efficiency could save the state nearly a half billion dollars of expenditures.

         Ivan Urlaub: Energy measurement and conservation by individuals. Ivan Urlaub directs the North Carolina
Sustainable Energy Association, and also serves on the North Carolina Legislative Commission on Global Climate Change.
In his presentation, Urlaub considered the thought processes and policy steps that might move us out of our currently
complacency toward energy production and use. The energy arena, he said, has been especially polarized, particularly
around matters of electrical production. One group, who might be thought of as conventionalists, argue strongly to meet
energy demand by building more traditional power plants that rely on fossil fuels. These are proven technologies, but will
contribute heavily toward more carbon emissions. Another group, for example those who favor plants that would use
renewable energy resources, argues strongly against the conventionalists. These technologies are less certain and possibly
more expensive, but their proponents insist that they are the only legitimate way forward in energy production. The result is
often political gridlock, as both sides fail to achieve a consensus with the public or politicians about their preferred
approach, and the public continues to be disengaged from our looming energy and environmental problems.

         Urlaub suggested that a series of sensible small steps can position Kentucky and other states to move in a new
direction over time, even if such steps will not satisfy those on either extreme in this debate. One example of this is the
adoption of "net metering," a step which Kentucky recently took. This is a mechanism that essentially rewards people
for engaging in their own energy production. Say that a customer installs solar panels--on days when that customer
produces more energy than needed, the meter moves backward and the customer's bill actually goes down rather than
up. Though only small numbers of customers may take advantage of this at first, others will see the benefits and
eventually the idea will take off and make a dramatic difference in energy use and production statewide. The potential
roadblock, ironically, are the power companies, whose revenues could be threatened by such a system. But the political
system can negotiate this problem over time. For Urlaub, an absolutely essential feature of energy policy will be the
measurement of use. If citizens can see the amount and costs of their energy use, the vast majority of them will practice
efficiency in ways that we cannot even imagine at the moment. States like Kentucky would do well, urged Urlaub, to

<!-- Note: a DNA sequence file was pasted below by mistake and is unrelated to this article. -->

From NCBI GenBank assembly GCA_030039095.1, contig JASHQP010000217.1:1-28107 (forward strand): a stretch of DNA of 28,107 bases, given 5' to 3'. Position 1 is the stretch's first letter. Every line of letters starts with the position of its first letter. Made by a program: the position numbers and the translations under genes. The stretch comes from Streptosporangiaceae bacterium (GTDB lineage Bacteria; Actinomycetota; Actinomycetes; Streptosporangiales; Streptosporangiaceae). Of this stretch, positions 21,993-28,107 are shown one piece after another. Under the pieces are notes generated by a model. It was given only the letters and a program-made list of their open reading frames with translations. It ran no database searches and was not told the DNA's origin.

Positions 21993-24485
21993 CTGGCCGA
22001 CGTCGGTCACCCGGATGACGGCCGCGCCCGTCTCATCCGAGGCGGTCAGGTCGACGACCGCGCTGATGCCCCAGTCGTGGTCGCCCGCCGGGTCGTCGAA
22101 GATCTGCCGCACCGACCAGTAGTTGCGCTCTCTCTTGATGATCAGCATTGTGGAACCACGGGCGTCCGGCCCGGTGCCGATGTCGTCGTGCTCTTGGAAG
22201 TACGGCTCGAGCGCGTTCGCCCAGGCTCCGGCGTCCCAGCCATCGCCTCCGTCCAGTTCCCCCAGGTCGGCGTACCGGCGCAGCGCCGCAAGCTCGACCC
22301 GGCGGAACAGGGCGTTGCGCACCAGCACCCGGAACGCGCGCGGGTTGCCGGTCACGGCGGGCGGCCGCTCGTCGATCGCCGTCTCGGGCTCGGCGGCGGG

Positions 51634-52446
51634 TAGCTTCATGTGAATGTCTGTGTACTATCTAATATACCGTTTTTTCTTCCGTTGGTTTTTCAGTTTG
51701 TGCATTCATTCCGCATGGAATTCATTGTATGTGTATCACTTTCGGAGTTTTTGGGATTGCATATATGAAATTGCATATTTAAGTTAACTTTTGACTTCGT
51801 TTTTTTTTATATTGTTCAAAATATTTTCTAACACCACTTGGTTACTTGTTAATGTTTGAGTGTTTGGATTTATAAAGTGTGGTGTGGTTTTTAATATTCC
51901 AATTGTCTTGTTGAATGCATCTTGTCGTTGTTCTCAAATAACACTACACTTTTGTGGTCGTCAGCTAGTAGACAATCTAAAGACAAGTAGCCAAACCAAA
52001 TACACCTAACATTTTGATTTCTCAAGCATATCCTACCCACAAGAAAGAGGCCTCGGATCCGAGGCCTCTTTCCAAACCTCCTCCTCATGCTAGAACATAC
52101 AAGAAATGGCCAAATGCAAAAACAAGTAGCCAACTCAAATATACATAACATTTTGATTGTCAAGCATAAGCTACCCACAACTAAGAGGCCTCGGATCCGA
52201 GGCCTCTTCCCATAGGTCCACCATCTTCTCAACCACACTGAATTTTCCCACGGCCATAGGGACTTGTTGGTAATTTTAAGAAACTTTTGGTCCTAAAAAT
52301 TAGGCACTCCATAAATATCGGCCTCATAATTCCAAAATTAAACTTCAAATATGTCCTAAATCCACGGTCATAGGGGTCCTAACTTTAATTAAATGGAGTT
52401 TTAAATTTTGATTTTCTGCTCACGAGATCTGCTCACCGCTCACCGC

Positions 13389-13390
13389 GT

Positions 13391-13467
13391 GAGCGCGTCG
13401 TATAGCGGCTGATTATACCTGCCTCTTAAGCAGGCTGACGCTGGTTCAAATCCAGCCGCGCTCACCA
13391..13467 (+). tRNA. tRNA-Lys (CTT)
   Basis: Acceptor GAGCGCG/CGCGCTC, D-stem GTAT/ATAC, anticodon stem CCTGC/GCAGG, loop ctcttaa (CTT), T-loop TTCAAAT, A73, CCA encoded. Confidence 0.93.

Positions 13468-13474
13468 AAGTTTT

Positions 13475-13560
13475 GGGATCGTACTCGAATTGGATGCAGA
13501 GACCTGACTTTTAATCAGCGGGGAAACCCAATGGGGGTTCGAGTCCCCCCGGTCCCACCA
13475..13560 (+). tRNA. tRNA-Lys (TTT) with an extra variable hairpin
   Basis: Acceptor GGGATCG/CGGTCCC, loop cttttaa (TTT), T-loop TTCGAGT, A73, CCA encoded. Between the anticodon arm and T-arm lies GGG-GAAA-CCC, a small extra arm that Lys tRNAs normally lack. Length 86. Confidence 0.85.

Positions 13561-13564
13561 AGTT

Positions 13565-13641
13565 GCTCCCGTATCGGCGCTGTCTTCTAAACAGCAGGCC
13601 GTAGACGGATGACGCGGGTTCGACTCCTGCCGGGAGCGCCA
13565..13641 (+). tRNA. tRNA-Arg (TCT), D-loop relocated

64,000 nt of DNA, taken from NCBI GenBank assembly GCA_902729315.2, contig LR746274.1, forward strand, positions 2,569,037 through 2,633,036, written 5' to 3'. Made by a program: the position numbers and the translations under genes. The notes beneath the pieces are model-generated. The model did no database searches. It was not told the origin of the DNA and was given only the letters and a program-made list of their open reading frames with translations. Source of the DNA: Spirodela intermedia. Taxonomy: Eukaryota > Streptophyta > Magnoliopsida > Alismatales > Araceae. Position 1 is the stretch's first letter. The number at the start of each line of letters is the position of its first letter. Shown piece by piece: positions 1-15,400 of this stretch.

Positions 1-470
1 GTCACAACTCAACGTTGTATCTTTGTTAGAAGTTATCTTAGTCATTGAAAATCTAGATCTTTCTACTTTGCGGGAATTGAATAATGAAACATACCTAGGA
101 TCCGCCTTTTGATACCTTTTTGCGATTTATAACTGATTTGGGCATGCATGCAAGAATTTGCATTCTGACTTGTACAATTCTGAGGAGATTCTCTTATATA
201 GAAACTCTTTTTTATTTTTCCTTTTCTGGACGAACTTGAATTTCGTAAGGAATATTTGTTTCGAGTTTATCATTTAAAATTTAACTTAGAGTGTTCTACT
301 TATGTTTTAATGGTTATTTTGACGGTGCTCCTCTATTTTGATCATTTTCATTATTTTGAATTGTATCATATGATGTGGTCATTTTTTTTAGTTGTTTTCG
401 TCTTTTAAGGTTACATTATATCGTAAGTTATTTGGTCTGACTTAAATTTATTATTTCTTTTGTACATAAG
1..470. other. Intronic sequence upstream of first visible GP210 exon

develop independent entities to provide accurate information to the public about energy use and energy policy.

          Steve Austin: Reorganizing communities for energy efficiency. Long-time Kentucky resident Steve Austin is
director of the Legacy Center at the Blue Grass Community Foundation in Lexington, a foundation-funded entity
committed to create a lasting legacy of the World Equestrian Games, scheduled to take place in Lexington in 2010. His
remarks verged on the realm of social philosophy. Kentucky, like many other heavily rural states, is automobile dependent;
we have constructed our cities around auto transportation. As a result, he said, we are addicted to oil, which places us at the
mercy of developments in global oil markets. With demand for petroleum increasing in China, India, and other countries,
there is little prospect that oil prices will decline to the levels assumed when we built our infrastructure. Our only hope for
long-term stability for cities and communities, he suggested, is rethinking the way we organize and live our lives.

         For Austin, we should begin this effort by assessing our zoning policies, which authorize businesses in certain
areas and homes in other areas. We need zoning policies, he argued, that allow the places where we work and live to be in
close proximity to one another. We also need public transit programs that further reduce the need for people to use cars. In
addition, we need to consider a return to smaller neighborhood schools-our consolidation moves of the last halfdecade
have created the need for massive bus fleets that consume much energy to deliver children from one end of a county to
another. Food also needs to be grown closer to where people consume it. Finally, communities need to plan for disruptions
of petroleum supplies, so that work and family life can be minimally hampered if events at home or abroad staunch the
flow of gasoline. Austen did not discuss a time frame for how or when such changes could take place-presumably
communities would shift their organization over many years. But he left no doubt that communities should begin
reconfiguring themselves sooner rather than later.

Panel B: Moving Forward-How Do We Get It Done?
Moderator: Tom Prather, Executive Vice President, NewCities Institutes
Panelists: Marie Gladziszewski (special projects officer, Juneau, Alaska), Will Cox (Mayor of
Madisonville, Kentucky), Tom Kimmerer (Sustainability consultant, Kentucky).

        Panel B focused on the experiences of specific local communities in responding to energy concerns. Gladziszewski
shared Juneau's experience with energy efficiency, Will Cox discussed community planning, and Tom Kimmerer considered
options for Kentucky.

        Maria Gladziszewski: Price signals reduce energy consumption. Perhaps the most gripping and inspiring story
from all the panelists was offered by Maria Gladziszewski-special projects officer for Juneau, Alaska-who has worked
extensively on matters of energy, environment, land use, and tourism. Juneau is a city of about 40,000 residents located in
southeastern Alaska near an inter-coastal waterway. Juneau has for decades enjoyed cheap electricity, thanks to a large
hydro-electric facility located some 40 miles away. But last April a series of avalanches damaged power transmission lines